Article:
Mosque raised concerns about suspect in Denver transit death

DENVER (AP) — Members of mosques in Texas and Colorado grew so alarmed by a newcomer's hard-line comments that they told authorities about the man, who now stands accused of killing a transit officer in downtown Denver.

Investigators interviewed Joshua Cummings, 37, in December after members of a Denver-area mosque reported concerns about him to federal authorities, a law enforcement official with knowledge of the investigation told The Associated Press. The official spoke on condition of anonymity because the official wasn't authorized to discuss the ongoing investigation.

A leader at the mosque emailed the Department of Homeland Security to say a man identifying himself only as a Muslim convert named Joshua, from Pampa, Texas, made worrisome statements during a Dec. 24 lunch and at an earlier event, according to a redacted copy of the email released Thursday by Qusair Mohamedbhai, an attorney for the mosque.

"He seems pretty advanced in his path of radicalization," the mosque leader wrote.

At an open house earlier in December, Joshua publicly rebuked a speaker "as being soft" on Shariah law, the letter said.

"After talking to him for some time, he agreed to meet with some Imams to clarify his thoughts," the person wrote. "I am hoping to arrange a meeting of one of the stronger/more knowledgeable Imams with him to see if he can be mellowed a bit. But I doubt it would help. He is not listening to reason."

The writer attached photos and a video of the man.

Before the Denver report, members of a Texas mosque reported concerning behavior by Cummings to the FBI, the law enforcement official said.

Cummings — who served in the Army more than a decade ago but never saw combat — is suspected of walking up behind guard Scott Von Lanken on a downtown corner Tuesday night as he spoke to two women, putting a gun to his neck and shooting him.

Cummings is being held without bond on suspicion of murder and hasn't been charged yet. He is expected to make his first court appearance Friday morning. It's not clear if he has a lawyer yet.

Mohamedbhai said the Denver-area mosque's report to the Department of Homeland Security highlighted an ongoing working relationship between law enforcement and the region's Muslim community. Federal law enforcement "took this alert very seriously," he said, but did not know what actions were taken after the report.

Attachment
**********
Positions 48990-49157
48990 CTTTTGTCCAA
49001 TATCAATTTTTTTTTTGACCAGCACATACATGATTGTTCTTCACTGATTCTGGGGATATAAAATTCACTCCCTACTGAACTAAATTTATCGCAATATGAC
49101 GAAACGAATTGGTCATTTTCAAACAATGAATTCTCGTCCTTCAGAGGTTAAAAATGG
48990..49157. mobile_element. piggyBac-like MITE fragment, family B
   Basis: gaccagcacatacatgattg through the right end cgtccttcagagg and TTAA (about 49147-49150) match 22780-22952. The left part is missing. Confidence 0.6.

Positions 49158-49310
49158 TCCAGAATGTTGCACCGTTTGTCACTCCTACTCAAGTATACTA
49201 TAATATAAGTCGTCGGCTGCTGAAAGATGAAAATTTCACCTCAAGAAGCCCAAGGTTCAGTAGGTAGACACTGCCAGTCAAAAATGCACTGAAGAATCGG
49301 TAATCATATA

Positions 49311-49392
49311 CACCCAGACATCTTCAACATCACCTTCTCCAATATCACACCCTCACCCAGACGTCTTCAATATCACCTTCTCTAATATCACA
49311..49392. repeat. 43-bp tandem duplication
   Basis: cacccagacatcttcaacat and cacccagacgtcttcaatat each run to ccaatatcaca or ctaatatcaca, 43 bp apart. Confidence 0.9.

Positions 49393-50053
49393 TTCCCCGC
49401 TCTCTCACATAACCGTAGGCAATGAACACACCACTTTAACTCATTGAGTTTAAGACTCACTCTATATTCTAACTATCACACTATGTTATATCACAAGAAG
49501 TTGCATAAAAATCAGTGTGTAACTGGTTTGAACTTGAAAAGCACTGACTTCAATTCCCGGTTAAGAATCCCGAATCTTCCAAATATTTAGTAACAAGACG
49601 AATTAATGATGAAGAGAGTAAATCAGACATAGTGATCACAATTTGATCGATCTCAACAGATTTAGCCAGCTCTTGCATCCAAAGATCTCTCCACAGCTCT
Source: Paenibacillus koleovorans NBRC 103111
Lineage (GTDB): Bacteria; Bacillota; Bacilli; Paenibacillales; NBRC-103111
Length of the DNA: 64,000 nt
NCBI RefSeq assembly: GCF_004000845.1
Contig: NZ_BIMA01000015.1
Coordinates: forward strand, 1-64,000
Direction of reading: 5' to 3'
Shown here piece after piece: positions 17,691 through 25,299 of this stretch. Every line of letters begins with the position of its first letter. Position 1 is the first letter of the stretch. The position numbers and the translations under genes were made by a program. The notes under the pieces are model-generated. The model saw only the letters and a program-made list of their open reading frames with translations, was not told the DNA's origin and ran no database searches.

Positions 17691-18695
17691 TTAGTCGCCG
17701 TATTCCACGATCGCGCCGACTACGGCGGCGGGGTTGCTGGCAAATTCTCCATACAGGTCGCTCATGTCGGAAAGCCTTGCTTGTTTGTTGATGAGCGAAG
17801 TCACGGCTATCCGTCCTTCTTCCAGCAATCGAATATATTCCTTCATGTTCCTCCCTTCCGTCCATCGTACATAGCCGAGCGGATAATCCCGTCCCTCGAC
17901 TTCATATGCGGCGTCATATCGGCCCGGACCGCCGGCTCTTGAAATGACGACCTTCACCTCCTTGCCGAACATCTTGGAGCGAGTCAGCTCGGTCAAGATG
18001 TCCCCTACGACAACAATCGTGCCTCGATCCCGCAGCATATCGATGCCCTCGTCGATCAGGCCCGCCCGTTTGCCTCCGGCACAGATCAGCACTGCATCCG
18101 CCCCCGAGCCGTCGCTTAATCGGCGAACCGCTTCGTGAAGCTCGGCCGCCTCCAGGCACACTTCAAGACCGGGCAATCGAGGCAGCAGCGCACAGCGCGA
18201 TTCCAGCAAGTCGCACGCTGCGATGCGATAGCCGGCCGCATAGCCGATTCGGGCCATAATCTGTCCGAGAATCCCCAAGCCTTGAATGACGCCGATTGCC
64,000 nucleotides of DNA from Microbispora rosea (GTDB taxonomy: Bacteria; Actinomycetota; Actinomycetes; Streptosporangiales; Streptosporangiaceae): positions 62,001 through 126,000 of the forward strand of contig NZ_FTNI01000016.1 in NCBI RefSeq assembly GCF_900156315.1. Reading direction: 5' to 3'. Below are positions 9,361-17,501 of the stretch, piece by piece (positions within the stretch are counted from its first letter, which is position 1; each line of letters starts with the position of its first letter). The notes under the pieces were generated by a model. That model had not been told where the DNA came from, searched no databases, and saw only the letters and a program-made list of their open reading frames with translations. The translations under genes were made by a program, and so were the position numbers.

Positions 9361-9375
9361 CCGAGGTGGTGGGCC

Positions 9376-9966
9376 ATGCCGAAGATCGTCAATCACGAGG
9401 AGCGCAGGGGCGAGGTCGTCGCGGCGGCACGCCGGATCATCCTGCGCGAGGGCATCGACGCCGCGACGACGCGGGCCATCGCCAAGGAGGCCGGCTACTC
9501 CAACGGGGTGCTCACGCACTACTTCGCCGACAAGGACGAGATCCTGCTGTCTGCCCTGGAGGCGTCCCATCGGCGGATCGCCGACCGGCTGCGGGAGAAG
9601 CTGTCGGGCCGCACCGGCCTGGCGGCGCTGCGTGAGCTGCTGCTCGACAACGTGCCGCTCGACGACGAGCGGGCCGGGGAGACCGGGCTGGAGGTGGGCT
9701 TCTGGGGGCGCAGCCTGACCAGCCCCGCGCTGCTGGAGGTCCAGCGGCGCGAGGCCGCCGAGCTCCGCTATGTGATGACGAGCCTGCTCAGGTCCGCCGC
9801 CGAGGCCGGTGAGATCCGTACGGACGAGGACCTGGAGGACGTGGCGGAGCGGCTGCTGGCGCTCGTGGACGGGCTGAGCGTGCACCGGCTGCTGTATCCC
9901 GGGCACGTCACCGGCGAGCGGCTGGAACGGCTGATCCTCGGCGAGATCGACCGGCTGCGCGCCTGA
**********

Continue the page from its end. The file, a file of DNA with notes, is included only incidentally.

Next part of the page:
The FBI declined to comment and the Department of Homeland Security didn't respond to a request for comment.

Denver police have not revealed a possible motive for the shooting or commented on how his alleged radicalization may have played a role in the shooting. Officials have said they were looking into whether Von Lanken, who was armed and wearing a dark blue uniform similar to those worn by police, could have been targeted because he was a member of law enforcement.

Cummings had social media posts that included both messages hostile to and supportive of law enforcement. Last July, he tweeted that an Arizona police officer accused of brutality should be put to death for treason, but he published a post in September 2015 in support of police and the military in response to the murder of a police officer in his home.

The manager of a motel in the Denver suburb of Englewood where Cummings had stayed recently and also part of last year said Cummings was "always a positive guy" who volunteered to pay the rent for any tenants strapped for cash. Gary Kim said Cummings told him he was Muslim during long talks at the front desk or the small lobby at the Holiday Motel, recalling that Cummings did not want to give any negative connotations to the faith.

"He would say everyone should have a right to practice their religion as long as that religion isn't imputing on someone else's life," Kim said.


Associated Press writer P. Solomon Banda contributed to this report. Associated Press writer Gurman reported from Washington, D.C.